235 terms

Miss Danna's WH to 1715

World Civilization to 1715 Summer 2011 Butler Community College Final Review
1.1 The Greek term "Mesopotamia" refers to
1.1 lands between the Euphrates and Tigris Rivers.
1.2 According to the text, the most successful feature of the Neolithic period was the development of
1.2 towns
1.3 The earliest Sumerian writings
1.3 were pictographs in which each sign pictured an object
1.4 Hammurabi's code was designed to
1.4 regulate the relationships among his people.
1.5 Akhenaten's interest in monotheism failed in Egypt because
1.5 it was imposed on people and enforced by intolerance.
1.6 The Phoenicians' greatest cultural achievement was the
1.6 creation of an alphabet.
1.7 In the history of Hebrews, they
1.7 made particular efforts to retain their unique religion and culture.
1.8 The Persian Empire was founded by _____ the Great.
1.8 Cyrus
1.9 All of the following statements regarding Zoroastrianism are true except
1.9 its influence ended with the fall of the Persian empire.
1.10 According to the text, the backbone of the Persian Empire's communication network was
1.10 the Royal Road
2.1 The earliest Indian civilization centered on a great river, the
2.1 Indus
2.2 In modern southern India the major languages are
2.2 Dravidians
2.3 The term asceticism refers to
2.3 the practice of self-discipline and self-denial
2.4 The Upanishads
2.4 stabilized Indian society by encouraging the poor and oppressed to work hard and dutifully.
2.5 Mahayana Buddhism is referred to as "Great Vehicle" because
2.5 it provides a means for laypeople as well as monastics to practice Buddhism
2.6 The Hindu concept of dharma is
2.6 a guide for an ethical and moral life
2.7 The Bhagavad Gita
2.7 urges action in this world
2.8 Ashoka's rule was influenced by Buddhism in that he
2.8 appointed officials to oversee the moral welfare of the realm.
2.9 The earliest precisely dated documents of Indian history
2.9 stone pillars erected by Ashoka.
2.10 During the Kushan period, Indian art was strongly influenced by the
2.10 Greeks.
3.1 The first Chinese Dynasty to have writing, cities, and metalworking was
3.1 Shang
3.2 The crop well suited to the Yellow River (north) basin was
3.2 wheat/millet
3.3 Northern China, compared to southern China
3.3 receives less rain
3.4 In Yangzi River (south) basin, the predominant agricultural activity was
3.4 rice farming
3.5 The written Chinese language
3.5 was a major factor in social, cultural, and political unity
3.6 In Chinese logographic system of writing
3.6 each word was represented by a single symbol
3.7 A ruler retains the Mandate of Heaven as long as he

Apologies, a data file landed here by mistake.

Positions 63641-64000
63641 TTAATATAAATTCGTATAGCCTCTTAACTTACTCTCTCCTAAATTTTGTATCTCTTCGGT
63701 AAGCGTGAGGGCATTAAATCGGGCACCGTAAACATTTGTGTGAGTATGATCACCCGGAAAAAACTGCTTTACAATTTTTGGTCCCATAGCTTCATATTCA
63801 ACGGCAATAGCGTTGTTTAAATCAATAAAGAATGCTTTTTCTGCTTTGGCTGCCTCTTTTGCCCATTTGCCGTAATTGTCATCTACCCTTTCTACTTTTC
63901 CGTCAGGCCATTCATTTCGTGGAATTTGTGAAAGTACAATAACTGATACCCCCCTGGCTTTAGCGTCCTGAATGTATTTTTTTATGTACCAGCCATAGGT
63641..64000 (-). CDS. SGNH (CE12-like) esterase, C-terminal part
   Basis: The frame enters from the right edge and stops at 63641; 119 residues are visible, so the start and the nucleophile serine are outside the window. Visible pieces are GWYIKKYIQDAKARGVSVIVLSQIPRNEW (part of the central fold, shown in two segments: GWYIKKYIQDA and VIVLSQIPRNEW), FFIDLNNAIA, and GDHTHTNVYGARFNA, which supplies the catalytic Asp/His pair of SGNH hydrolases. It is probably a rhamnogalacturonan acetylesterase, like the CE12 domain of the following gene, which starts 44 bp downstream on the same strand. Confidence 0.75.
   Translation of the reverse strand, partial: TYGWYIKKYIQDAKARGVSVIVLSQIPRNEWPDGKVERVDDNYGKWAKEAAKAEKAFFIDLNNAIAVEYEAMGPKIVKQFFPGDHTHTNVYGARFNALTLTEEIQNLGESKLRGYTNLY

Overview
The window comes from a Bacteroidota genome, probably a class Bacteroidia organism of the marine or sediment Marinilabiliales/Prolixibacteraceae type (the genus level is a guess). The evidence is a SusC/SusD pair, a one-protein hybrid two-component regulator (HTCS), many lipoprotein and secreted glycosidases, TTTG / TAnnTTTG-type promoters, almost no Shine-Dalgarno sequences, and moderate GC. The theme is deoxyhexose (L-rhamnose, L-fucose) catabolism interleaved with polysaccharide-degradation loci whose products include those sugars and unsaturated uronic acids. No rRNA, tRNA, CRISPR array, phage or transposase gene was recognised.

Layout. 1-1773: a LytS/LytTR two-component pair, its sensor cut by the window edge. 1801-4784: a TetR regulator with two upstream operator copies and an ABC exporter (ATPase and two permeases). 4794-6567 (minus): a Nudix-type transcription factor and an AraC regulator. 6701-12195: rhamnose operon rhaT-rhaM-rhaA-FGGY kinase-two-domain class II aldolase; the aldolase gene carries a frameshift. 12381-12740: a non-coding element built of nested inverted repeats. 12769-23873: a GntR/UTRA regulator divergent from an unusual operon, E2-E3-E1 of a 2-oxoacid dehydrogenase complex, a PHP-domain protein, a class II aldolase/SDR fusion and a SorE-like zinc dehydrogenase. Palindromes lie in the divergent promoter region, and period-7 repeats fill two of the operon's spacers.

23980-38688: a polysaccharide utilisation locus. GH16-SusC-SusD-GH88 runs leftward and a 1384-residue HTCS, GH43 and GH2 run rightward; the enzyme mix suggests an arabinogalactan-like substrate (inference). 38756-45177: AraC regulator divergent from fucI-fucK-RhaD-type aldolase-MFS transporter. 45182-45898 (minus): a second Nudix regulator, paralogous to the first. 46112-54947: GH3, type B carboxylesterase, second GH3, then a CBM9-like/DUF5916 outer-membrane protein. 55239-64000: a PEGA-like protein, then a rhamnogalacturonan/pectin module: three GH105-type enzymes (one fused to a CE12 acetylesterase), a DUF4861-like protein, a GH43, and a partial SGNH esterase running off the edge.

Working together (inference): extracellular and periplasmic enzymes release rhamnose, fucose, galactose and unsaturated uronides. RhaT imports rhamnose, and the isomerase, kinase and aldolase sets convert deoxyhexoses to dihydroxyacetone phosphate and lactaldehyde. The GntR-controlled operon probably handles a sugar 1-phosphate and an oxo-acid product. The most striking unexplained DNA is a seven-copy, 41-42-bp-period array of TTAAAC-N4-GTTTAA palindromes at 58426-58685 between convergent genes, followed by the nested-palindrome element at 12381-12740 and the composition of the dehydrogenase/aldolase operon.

3.7 rules in the best interests of the people
3.8 According to Confucius, the basic unit of society was the
3.8 family
3.9 In the philosophy of the Laozi, people would be better off if they
3.9 knew less
3.10 Yin and yang represent
3.10 the complementary masculine and feminine principles of nature
4.1 The geography of Greece
4.1 was divisive force in Greek life
4.2 Because of how they functioned, Greek city-states
4.2 were difficult for foreigners to fully enter into
4.3 Spartan women
4.3 enjoyed a more active and public life than most other Greek women
4.4 In Greek democratic system, the final world on proposed bills and treaties was made by
4.4 the ecclesia, the assembly of all citizens
4.5 In his drams, Euripides saw the essence of tragedy to be
4.5 people who bring disaster on themselves due to their own flaws
4.6 The culmination of Pre-Socratic thought was the theory that
4.6 the universe consisted of four substances (air, fire, earth, water)
4.7 Socrates' student _____ founded the Academy to study philosophy
4.7 Plato
4.8 The uniqueness of Hellenistic culture lay in its
4.8 fusion of Greek and Eastern cultures
4.9 Major exports from the Greek cities during the Classical and Hellenistic periods included
lo 4.9 olive oil and wine
4.10 Hellenistic physicians discovered
4.10 [human nervous system had both motor and sensory nerves, brain is center of intelligence, brain has cerebrum & cerebellum, and opium relieved pain] All of the above
5.1 An important difference between the political system of the Romans and the Greeks
5.1 Rome extended citizenship to its conquered people, while the Greeks did not.
5.2 In the early republic, Roman society was divided into
5.2 patricians and plebeians
5.3 In the third century B.C.E., the main challenge to Roman control of the Mediterranean came from
5.3 Carthage
5.4 The term mare nostrum refers to the
5.4 Roman conquest of the Mediterranean world
5.5 In Roman families the paterfamilias was the
5.5 oldest dominant male, who had near absolute power
5.6 In traditional Roman families, women
5.6 could inherit and own property
5.7 During the Roman empire, Greek culture
5.7 [adopted practice of public baths, greatly admired, criticized by conservatives, did not appear to corrupt Roman society] All of the above
5.8 After the death of Jesus, many early converts to Christianity were
5.8 women
5.9 During its "golden age," Roman expansion in continental Europe was led by
5.9 retired soldiers
5.10 The emperor Constantine